Every year a group of 50-something-year-old friends get together for a break from the routine and head down to the island state of Tasmania in Australia. On the tenth anniversary of this undertaking of walking, climbing, camping, throwing our backs out we looked for something a little bit different … a week in the south west wilderness on sea kayaks.
Sometimes the best preparation is no preparation, and this was our plan. We met at Hobart airport and with our guide from Roaring 40ºs Kayaking boarded a Cessna, piloted by a confident and good looking young pilot, about the age of our children. Once airborne, we were soon flying low over the Dolerite Peaks and tarn lakes that dot the eastern half of Tasmania. Head south and the next land mass is Antarctica. Head west and we would hit Argentina (we are south of the tip of Africa).
Melaleuca airstrip was our destination – the shortest commercial airstrip in Australia. A dirt runway, a few sheds and a web cam are the homage to the 21st century, the rest is the artwork of nature most recently transformed post glaciation 12,000 years ago. Melaleuca is the gateway to the southwest wilderness of Tasmania. The Aboriginal people left little to mark their presence and a few hardy tin miners and rugged pioneers left tracks and the occasional cottage and headstones.
We ensconced ourselves in the six kayaks thatRoaring 40ºs keep permanently down there and after a few instructions and safety briefing, paddled off confidently into the sunshine and perfect calm. We started in a placid creek which soon opened up to vistas of low mountain ranges and endless brooding skies. The waterway lead on to Bathurst Harbour, then the Narrows which funnel the westerlies (they are not called theRoaring 40ºs for nothing) and finally Port Davey, a semi open waterway exposing us to the challenging ocean swells and on occasion, furious storms.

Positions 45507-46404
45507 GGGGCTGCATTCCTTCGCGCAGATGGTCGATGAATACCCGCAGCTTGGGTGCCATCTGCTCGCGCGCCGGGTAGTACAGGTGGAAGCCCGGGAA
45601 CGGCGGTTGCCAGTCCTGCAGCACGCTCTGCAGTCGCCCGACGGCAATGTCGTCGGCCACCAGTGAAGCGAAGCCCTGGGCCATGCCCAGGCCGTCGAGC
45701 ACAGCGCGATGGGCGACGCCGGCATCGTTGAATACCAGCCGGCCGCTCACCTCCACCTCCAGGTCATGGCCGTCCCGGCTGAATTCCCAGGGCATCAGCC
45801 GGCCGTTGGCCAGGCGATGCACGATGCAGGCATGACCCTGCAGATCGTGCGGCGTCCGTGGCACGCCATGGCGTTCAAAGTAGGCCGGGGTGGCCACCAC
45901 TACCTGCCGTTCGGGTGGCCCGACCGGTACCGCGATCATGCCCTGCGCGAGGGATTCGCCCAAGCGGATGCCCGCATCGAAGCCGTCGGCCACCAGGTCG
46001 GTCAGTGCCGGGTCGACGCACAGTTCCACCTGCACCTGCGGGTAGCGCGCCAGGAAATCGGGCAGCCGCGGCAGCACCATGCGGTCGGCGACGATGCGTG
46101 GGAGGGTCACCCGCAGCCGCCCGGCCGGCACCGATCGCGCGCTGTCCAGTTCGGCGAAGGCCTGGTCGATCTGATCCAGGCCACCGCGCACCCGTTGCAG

The sea swells and winds are exhilarating but initially a little intimidating. The rewards are stupendous. Stunning red sunsets, low mountains adorned with swirling clouds, empty beaches, fresh water streams you can safely drink from, rocky capes to flirt with from the kayaks and small islands with crashing waves to avoid. Nothing beats effortlessly racing along on days with the current and wind on your side. Nothing is worse than driving rain and headwinds with sea spray and a ferocious bull ant in your tent.
Our guide was entertaining and professional, trained in all that was required including emergency medicine. We asked what happens if someone has a heart attack: the answer was rest and aspirin and hope that a helicopter could land if the weather allowed and our emergency satellite phone had reception. Fortunately our worst injury was an avulsed toenail (sorry, was that too much information)!
Over the week we enjoyed fine expedition food (including a birthday cake cooked on a camp oven), kayaking on placid tannin-stained waterways and oceans that were just a tad angry, beach-combing, climbing the surrounding low ranges and the joys of isolation in wilderness never knowing what the next day would bring, but whatever it was would be “interesting”.
Our admiration went out to those whose foresight resulted in the creation of the 1 million acre South West Wilderness, a refuge from the 21st century.
Words by Emil Martin & Photographs by Angela Terrell